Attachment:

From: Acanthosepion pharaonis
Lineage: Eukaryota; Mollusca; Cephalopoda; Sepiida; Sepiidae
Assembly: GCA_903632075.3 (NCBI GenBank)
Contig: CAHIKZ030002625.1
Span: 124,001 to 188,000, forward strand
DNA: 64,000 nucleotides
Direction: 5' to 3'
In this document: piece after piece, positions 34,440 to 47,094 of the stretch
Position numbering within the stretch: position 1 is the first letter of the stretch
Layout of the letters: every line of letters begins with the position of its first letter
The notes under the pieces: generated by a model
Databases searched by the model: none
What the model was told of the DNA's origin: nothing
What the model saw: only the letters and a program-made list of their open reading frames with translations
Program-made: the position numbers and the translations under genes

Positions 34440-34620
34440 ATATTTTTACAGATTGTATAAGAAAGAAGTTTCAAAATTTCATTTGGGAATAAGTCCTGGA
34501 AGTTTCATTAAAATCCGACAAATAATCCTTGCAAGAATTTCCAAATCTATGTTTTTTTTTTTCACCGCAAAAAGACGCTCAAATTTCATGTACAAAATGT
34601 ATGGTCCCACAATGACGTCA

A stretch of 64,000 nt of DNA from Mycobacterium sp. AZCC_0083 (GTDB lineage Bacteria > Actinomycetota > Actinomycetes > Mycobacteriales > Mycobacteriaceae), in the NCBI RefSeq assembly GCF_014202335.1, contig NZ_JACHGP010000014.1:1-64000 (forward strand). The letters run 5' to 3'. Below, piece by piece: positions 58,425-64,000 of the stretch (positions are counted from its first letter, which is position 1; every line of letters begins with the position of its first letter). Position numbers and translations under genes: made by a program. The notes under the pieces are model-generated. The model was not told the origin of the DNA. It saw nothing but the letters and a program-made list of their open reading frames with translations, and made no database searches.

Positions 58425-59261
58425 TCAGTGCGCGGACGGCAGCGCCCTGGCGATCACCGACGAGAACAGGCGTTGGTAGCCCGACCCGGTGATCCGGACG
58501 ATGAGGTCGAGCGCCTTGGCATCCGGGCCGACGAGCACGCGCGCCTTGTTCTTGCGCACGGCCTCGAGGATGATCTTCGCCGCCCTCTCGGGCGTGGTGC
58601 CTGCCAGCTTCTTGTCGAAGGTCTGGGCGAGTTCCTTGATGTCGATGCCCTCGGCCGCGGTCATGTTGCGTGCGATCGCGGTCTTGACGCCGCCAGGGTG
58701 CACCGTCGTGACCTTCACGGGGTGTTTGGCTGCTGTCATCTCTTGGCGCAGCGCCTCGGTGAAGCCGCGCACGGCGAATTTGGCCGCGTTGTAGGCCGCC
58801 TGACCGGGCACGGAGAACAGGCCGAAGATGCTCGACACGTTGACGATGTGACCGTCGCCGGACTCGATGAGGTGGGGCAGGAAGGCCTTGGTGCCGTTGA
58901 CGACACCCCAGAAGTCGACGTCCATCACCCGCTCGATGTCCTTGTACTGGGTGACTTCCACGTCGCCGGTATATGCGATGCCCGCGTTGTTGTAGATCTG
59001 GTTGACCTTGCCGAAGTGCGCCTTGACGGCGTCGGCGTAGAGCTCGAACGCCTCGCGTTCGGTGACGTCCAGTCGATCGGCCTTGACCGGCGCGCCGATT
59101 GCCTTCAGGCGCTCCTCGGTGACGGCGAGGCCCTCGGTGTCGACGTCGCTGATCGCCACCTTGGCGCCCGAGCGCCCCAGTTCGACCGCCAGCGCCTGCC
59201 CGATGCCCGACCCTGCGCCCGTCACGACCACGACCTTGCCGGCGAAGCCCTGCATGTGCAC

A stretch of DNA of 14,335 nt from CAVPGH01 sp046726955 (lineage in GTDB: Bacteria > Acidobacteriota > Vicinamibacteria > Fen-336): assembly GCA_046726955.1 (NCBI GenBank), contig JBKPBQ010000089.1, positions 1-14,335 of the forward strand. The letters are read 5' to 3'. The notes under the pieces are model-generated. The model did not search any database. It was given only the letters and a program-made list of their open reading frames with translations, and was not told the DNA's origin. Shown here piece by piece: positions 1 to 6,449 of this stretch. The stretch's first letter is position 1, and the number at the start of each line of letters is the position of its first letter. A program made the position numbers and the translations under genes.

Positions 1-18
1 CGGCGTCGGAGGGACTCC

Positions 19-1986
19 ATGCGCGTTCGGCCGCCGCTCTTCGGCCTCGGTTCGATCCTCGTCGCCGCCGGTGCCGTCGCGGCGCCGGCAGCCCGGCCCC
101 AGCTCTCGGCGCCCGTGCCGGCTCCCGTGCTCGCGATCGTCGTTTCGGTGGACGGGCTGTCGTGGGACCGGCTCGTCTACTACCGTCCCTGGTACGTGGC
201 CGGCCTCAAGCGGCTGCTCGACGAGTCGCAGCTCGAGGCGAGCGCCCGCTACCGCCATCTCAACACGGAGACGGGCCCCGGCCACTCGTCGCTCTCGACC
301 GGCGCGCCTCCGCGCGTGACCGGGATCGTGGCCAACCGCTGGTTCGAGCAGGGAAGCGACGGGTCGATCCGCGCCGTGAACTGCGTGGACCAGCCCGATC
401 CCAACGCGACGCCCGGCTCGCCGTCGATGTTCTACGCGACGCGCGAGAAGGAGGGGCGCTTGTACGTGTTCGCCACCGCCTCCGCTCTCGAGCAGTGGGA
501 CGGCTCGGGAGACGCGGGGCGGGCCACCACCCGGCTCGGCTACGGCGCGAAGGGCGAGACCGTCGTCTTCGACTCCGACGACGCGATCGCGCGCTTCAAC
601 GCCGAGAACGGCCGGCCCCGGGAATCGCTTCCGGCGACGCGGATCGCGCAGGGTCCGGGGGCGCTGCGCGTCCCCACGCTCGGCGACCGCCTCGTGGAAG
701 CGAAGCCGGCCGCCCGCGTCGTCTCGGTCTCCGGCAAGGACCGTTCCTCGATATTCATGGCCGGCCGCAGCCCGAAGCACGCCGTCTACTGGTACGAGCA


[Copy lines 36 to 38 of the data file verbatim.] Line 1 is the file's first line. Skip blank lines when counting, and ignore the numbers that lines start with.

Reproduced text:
101 AGCTCTCGGCGCCCGTGCCGGCTCCCGTGCTCGCGATCGTCGTTTCGGTGGACGGGCTGTCGTGGGACCGGCTCGTCTACTACCGTCCCTGGTACGTGGC
201 CGGCCTCAAGCGGCTGCTCGACGAGTCGCAGCTCGAGGCGAGCGCCCGCTACCGCCATCTCAACACGGAGACGGGCCCCGGCCACTCGTCGCTCTCGACC
301 GGCGCGCCTCCGCGCGTGACCGGGATCGTGGCCAACCGCTGGTTCGAGCAGGGAAGCGACGGGTCGATCCGCGCCGTGAACTGCGTGGACCAGCCCGATC